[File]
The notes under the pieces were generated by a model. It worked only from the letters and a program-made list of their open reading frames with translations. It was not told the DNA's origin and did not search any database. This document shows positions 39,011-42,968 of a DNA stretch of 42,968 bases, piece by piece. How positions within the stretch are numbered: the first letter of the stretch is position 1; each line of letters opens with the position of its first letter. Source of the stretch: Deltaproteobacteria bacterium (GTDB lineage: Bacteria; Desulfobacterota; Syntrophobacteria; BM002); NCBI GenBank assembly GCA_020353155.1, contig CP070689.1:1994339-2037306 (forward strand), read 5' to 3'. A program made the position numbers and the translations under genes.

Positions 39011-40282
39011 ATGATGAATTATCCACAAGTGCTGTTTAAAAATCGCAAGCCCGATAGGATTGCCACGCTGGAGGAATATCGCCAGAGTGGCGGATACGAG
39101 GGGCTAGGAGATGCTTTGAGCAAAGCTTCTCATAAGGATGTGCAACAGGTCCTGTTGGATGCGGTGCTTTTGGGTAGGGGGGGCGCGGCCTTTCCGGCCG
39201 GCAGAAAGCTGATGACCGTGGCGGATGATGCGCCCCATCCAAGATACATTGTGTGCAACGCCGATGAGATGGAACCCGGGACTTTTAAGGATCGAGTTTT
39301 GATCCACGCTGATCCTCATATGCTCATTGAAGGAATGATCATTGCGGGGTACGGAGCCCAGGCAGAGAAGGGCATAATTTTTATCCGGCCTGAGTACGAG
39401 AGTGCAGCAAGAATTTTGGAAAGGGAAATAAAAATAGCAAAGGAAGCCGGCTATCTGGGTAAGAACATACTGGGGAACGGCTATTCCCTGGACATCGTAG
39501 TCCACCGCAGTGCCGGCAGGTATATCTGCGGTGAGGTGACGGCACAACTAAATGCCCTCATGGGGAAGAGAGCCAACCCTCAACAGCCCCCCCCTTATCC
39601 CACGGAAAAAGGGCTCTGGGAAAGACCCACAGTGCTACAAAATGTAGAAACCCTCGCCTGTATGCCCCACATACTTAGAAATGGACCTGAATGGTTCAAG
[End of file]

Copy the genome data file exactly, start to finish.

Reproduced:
The notes under the pieces were generated by a model. It worked only from the letters and a program-made list of their open reading frames with translations. It was not told the DNA's origin and did not search any database. This document shows positions 39,011-42,968 of a DNA stretch of 42,968 bases, piece by piece. How positions within the stretch are numbered: the first letter of the stretch is position 1; each line of letters opens with the position of its first letter. Source of the stretch: Deltaproteobacteria bacterium (GTDB lineage: Bacteria; Desulfobacterota; Syntrophobacteria; BM002); NCBI GenBank assembly GCA_020353155.1, contig CP070689.1:1994339-2037306 (forward strand), read 5' to 3'. A program made the position numbers and the translations under genes.

Positions 39011-40282
39011 ATGATGAATTATCCACAAGTGCTGTTTAAAAATCGCAAGCCCGATAGGATTGCCACGCTGGAGGAATATCGCCAGAGTGGCGGATACGAG
39101 GGGCTAGGAGATGCTTTGAGCAAAGCTTCTCATAAGGATGTGCAACAGGTCCTGTTGGATGCGGTGCTTTTGGGTAGGGGGGGCGCGGCCTTTCCGGCCG
39201 GCAGAAAGCTGATGACCGTGGCGGATGATGCGCCCCATCCAAGATACATTGTGTGCAACGCCGATGAGATGGAACCCGGGACTTTTAAGGATCGAGTTTT
39301 GATCCACGCTGATCCTCATATGCTCATTGAAGGAATGATCATTGCGGGGTACGGAGCCCAGGCAGAGAAGGGCATAATTTTTATCCGGCCTGAGTACGAG
39401 AGTGCAGCAAGAATTTTGGAAAGGGAAATAAAAATAGCAAAGGAAGCCGGCTATCTGGGTAAGAACATACTGGGGAACGGCTATTCCCTGGACATCGTAG
39501 TCCACCGCAGTGCCGGCAGGTATATCTGCGGTGAGGTGACGGCACAACTAAATGCCCTCATGGGGAAGAGAGCCAACCCTCAACAGCCCCCCCCTTATCC
39601 CACGGAAAAAGGGCTCTGGGAAAGACCCACAGTGCTACAAAATGTAGAAACCCTCGCCTGTATGCCCCACATACTTAGAAATGGACCTGAATGGTTCAAG